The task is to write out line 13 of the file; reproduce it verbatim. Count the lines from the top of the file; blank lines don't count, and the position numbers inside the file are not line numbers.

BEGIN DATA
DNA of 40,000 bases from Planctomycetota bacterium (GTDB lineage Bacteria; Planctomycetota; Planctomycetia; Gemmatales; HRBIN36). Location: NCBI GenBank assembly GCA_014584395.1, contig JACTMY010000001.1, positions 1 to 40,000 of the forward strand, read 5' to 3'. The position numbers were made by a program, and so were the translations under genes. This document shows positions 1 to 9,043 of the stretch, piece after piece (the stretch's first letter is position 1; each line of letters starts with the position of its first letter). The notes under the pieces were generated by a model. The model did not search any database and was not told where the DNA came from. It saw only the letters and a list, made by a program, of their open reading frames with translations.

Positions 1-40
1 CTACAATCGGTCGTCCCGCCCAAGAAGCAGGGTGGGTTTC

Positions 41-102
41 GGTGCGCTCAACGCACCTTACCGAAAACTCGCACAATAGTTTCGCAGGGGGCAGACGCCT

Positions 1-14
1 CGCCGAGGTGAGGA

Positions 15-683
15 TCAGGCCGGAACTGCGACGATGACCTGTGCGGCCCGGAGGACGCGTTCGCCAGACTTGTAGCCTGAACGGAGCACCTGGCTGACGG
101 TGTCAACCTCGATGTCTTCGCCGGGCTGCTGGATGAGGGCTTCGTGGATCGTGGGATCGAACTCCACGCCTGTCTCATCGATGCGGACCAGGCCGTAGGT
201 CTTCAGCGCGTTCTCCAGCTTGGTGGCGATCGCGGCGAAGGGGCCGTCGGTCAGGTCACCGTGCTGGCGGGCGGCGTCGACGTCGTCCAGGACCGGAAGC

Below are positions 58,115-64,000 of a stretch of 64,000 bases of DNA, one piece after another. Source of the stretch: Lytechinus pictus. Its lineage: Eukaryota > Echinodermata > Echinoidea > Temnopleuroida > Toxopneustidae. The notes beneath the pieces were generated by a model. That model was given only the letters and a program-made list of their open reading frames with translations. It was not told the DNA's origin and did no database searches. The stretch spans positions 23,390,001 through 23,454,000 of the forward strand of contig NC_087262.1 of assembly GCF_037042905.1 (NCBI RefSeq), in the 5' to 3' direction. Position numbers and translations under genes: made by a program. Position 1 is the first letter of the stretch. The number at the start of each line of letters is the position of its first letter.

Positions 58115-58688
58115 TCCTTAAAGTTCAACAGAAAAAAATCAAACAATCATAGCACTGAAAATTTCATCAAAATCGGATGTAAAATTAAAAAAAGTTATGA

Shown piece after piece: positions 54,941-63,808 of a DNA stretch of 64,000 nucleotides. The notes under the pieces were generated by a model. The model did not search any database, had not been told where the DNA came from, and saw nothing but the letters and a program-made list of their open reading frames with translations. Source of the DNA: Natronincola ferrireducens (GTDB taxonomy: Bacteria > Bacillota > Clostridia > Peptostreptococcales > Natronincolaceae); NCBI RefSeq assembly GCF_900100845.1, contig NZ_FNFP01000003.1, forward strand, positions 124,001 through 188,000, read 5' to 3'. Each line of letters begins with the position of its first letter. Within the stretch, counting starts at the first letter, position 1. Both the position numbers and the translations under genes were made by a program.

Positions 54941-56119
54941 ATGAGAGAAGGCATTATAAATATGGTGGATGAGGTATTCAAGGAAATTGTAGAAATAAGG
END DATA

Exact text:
Positions 58115-58688